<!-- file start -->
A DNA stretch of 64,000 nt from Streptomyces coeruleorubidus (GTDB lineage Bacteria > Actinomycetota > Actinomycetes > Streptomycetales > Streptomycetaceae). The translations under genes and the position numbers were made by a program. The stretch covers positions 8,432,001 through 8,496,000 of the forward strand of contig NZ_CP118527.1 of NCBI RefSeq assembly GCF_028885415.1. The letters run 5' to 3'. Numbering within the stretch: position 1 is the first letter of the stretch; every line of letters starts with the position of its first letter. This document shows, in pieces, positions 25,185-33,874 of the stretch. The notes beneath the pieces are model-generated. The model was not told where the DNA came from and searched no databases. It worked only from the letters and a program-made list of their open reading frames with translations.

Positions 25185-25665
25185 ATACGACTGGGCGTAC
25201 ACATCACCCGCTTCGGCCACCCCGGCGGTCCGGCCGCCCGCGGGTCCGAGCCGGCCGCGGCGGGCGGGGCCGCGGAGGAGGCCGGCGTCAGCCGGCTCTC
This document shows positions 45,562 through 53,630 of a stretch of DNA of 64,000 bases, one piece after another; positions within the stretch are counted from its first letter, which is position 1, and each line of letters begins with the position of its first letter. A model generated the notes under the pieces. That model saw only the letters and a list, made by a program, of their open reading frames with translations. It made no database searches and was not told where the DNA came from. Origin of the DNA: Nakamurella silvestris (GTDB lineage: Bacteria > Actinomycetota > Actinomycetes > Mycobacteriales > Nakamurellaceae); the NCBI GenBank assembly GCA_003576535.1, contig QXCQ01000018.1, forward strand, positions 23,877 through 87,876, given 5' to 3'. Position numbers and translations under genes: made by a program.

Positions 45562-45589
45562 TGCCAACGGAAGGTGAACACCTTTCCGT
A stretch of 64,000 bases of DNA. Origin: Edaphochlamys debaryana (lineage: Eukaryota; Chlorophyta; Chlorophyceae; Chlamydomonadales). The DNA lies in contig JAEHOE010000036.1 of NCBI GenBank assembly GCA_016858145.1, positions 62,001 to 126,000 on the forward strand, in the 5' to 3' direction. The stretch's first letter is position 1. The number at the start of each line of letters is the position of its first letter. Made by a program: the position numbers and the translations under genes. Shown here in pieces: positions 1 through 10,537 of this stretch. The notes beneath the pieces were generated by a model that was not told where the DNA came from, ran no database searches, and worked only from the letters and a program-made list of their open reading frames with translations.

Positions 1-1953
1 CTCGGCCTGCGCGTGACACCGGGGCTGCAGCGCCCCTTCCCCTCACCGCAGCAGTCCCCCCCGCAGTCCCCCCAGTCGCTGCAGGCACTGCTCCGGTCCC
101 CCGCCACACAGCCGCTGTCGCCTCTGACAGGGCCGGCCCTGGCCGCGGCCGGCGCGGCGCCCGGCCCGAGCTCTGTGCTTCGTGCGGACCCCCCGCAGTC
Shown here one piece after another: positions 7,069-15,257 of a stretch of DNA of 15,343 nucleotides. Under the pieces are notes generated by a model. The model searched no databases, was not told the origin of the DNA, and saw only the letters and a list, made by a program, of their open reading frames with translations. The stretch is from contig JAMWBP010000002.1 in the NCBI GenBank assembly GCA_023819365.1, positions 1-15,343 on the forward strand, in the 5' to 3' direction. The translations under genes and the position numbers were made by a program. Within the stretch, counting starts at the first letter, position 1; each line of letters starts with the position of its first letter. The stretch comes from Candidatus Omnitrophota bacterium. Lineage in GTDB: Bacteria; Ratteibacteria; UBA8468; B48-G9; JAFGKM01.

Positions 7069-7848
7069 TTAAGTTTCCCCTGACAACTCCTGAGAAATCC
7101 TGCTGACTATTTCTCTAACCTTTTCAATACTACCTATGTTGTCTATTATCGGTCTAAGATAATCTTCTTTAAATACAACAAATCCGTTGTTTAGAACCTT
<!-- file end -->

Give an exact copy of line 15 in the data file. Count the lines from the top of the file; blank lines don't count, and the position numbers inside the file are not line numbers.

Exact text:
7101 TGCTGACTATTTCTCTAACCTTTTCAATACTACCTATGTTGTCTATTATCGGTCTAAGATAATCTTCTTTAAATACAACAAATCCGTTGTTTAGAACCTT